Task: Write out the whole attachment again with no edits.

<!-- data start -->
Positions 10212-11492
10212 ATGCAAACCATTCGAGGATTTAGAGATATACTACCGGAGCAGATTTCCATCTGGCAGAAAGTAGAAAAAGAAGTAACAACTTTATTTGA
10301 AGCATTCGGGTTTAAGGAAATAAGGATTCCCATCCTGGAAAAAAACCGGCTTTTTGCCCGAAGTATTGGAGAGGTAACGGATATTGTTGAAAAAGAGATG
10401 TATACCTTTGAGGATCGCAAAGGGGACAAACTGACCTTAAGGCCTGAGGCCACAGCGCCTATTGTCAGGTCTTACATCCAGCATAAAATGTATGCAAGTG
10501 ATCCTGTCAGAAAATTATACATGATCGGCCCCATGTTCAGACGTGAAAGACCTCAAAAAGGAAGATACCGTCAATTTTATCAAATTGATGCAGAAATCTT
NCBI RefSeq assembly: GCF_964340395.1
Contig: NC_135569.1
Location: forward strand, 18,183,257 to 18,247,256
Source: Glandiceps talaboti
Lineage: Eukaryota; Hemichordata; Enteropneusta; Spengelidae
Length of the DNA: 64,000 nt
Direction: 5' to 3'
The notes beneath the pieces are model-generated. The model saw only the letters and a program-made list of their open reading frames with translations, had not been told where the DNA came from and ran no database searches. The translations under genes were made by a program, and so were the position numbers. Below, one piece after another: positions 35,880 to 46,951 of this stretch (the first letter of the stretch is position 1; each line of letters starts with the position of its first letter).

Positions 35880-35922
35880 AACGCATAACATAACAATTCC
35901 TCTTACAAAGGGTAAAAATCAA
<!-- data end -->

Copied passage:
Positions 10212-11492
10212 ATGCAAACCATTCGAGGATTTAGAGATATACTACCGGAGCAGATTTCCATCTGGCAGAAAGTAGAAAAAGAAGTAACAACTTTATTTGA
10301 AGCATTCGGGTTTAAGGAAATAAGGATTCCCATCCTGGAAAAAAACCGGCTTTTTGCCCGAAGTATTGGAGAGGTAACGGATATTGTTGAAAAAGAGATG
10401 TATACCTTTGAGGATCGCAAAGGGGACAAACTGACCTTAAGGCCTGAGGCCACAGCGCCTATTGTCAGGTCTTACATCCAGCATAAAATGTATGCAAGTG
10501 ATCCTGTCAGAAAATTATACATGATCGGCCCCATGTTCAGACGTGAAAGACCTCAAAAAGGAAGATACCGTCAATTTTATCAAATTGATGCAGAAATCTT
NCBI RefSeq assembly: GCF_964340395.1
Contig: NC_135569.1
Location: forward strand, 18,183,257 to 18,247,256
Source: Glandiceps talaboti
Lineage: Eukaryota; Hemichordata; Enteropneusta; Spengelidae
Length of the DNA: 64,000 nt
Direction: 5' to 3'
The notes beneath the pieces are model-generated. The model saw only the letters and a program-made list of their open reading frames with translations, had not been told where the DNA came from and ran no database searches. The translations under genes were made by a program, and so were the position numbers. Below, one piece after another: positions 35,880 to 46,951 of this stretch (the first letter of the stretch is position 1; each line of letters starts with the position of its first letter).

Positions 35880-35922
35880 AACGCATAACATAACAATTCC
35901 TCTTACAAAGGGTAAAAATCAA